3 “Out of this World” Revision Tips
(what a little penguin and the moon taught me about the revision process)by Marcie Colleen
In January 2012 I wrote a story about a penguin who longs to travel to the moon.
In September 2014, Scholastic acquired that story—The Adventure of the Penguinaut. It was my very first book sale and will be illustrated by the incredibly talented Emma Yarlett (Orion and the Dark). I couldn’t be happier…but sometimes I think getting to the moon would have been easier.
It took 39 drafts to get that manuscript into orbit. Here is what I learned along the way.
Every draft is like a mission. Writing is revision. Each draft should be viewed as exploration, with the spirit of curiosity.
Some drafts will feel like flight tests. Others might not even make it off the launch pad. Some will even veer entirely off course and lose direction…or find a totally new flight path that leads to brand new discoveries.
Is your manuscript in rhyme? Try it in prose. Have you written in first person point-of view? Give third person a try. Need more page-turning tension? Create another draft.
Do not worry. This is revision. Nothing is written in stone. Any changes you make can always be unmade if you want. In fact, to be sure each mission is not lost, take a cue from NASA’s Apollo missions and number them. Penguinaut v1, Penguinaut v2, Penguinaut v39. Therefore, every step in your journey will be fully documented.
Critiques are like Ground Control. Like being on a space mission in a tiny capsule, it’s easy to get consumed with a story and not be able to see the bigger picture. Therefore, you need to get other eyes on your manuscript from time to time to provide an outside viewpoint.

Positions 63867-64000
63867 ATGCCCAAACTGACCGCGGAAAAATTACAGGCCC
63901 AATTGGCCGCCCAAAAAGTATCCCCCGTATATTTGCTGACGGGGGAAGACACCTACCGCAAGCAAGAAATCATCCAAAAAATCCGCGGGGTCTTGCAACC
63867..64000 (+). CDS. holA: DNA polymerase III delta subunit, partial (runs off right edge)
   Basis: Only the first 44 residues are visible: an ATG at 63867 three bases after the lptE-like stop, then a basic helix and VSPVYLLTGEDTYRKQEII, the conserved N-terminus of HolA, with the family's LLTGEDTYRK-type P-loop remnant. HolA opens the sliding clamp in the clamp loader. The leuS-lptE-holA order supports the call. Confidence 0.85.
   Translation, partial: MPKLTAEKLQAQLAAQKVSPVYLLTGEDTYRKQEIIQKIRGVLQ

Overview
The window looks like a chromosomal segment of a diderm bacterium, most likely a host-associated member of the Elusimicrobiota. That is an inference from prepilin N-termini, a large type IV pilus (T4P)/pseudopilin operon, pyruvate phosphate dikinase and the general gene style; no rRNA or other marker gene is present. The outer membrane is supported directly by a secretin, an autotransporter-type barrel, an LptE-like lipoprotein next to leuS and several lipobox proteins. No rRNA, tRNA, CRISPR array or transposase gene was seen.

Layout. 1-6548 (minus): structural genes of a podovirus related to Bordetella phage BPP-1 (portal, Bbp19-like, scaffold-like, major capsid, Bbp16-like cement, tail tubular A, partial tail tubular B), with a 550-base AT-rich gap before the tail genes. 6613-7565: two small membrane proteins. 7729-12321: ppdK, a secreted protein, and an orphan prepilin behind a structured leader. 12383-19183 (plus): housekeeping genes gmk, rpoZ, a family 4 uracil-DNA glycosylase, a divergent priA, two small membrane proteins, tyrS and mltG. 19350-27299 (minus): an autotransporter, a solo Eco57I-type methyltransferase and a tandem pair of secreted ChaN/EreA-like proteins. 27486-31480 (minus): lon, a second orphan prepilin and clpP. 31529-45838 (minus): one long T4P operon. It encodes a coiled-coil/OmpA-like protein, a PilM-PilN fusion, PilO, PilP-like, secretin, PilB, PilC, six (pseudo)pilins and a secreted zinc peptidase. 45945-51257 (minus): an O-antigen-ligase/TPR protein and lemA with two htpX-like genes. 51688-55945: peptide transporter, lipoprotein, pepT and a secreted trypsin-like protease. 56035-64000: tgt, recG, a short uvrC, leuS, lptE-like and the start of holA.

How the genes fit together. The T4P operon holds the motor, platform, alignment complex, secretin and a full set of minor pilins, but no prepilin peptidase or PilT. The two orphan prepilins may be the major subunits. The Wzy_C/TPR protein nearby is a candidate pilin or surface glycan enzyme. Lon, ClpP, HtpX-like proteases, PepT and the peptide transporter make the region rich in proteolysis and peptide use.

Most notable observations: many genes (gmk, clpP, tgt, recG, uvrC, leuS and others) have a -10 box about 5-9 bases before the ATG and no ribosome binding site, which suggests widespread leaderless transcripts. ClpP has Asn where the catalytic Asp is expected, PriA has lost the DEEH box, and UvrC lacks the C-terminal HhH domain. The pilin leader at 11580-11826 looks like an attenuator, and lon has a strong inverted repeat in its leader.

Find those who you trust to give honest feedback. Often, comments from fellow writing buddies or a critique from an editor or agent can be just what we need to get unstuck when calling out, “Houston, we have a problem.”
Writers are an elite crew. Not everyone that I know who started writing when I did is still writing.
Like the road to becoming an astronaut, becoming a writer is long and arduous. It’s a challenge. If it was easy, anyone and everyone would do it. But to put it into perspective, only 833 astronauts traveled to space as part of NASA’s space shuttle program. It’s an elite crew…and so are you!
The clean white sheet of paper is your frontier. A blank document is yours to fill with adventure. It’s a challenge. It can’t be rushed. Many give up before reaching their destination and with years to complete one sale-able picture book, it’s not surprising. However, the journey is amazing. The views along the way are breathtaking. Don’t lose heart.
Revision is how we learn. It’s how we navigate. It’s how we reach heights we never thought we would or could.
So in the words of the late Gene Roddenberry (with some creative liberty taken by yours truly):
“These are the voyages of the picture book writer. Its two (or five or ten or more)-year mission: to explore strange new worlds, to create new life and new civilizations, to boldly go where no one has gone before.”
Now reach for the stars, my fellow writers. It might not seem like it when you are in the thick of it, but revision will eventually end. It’s the accomplishment that will last forever.
Marcie Colleen is a former classroom teacher turned picture book author. In fact, she co-teaches the “Picture Book Revision from A-Z” class for www.kidlitwritingschool.com with author Sudipta Bardhan-Quallen. Marcie’s forthcoming picture books include Love, Triangle illustrated by Bob Shea (Balzer+Bray/HarperCollins, 2017) and The Adventure of the Penguinaut illustrated by Emma Yarlett (Scholastic, 2018). After calling Brooklyn, New York home for many years, she recently located to San Diego, California with her husband—LEGO artist Jonathan Lopes—and their mischievous sock monkey. Marcie is represented by Susan Hawk at The Bent Agency. To learn more, visit her at www.thisismarciecolleen.com or follow her at @MarcieColleen1.
Marcie has generously donated a prize for ReviMo! A lucky winner will get a 1 hour Skype critique on a PB manuscript. Thank you Marcie!
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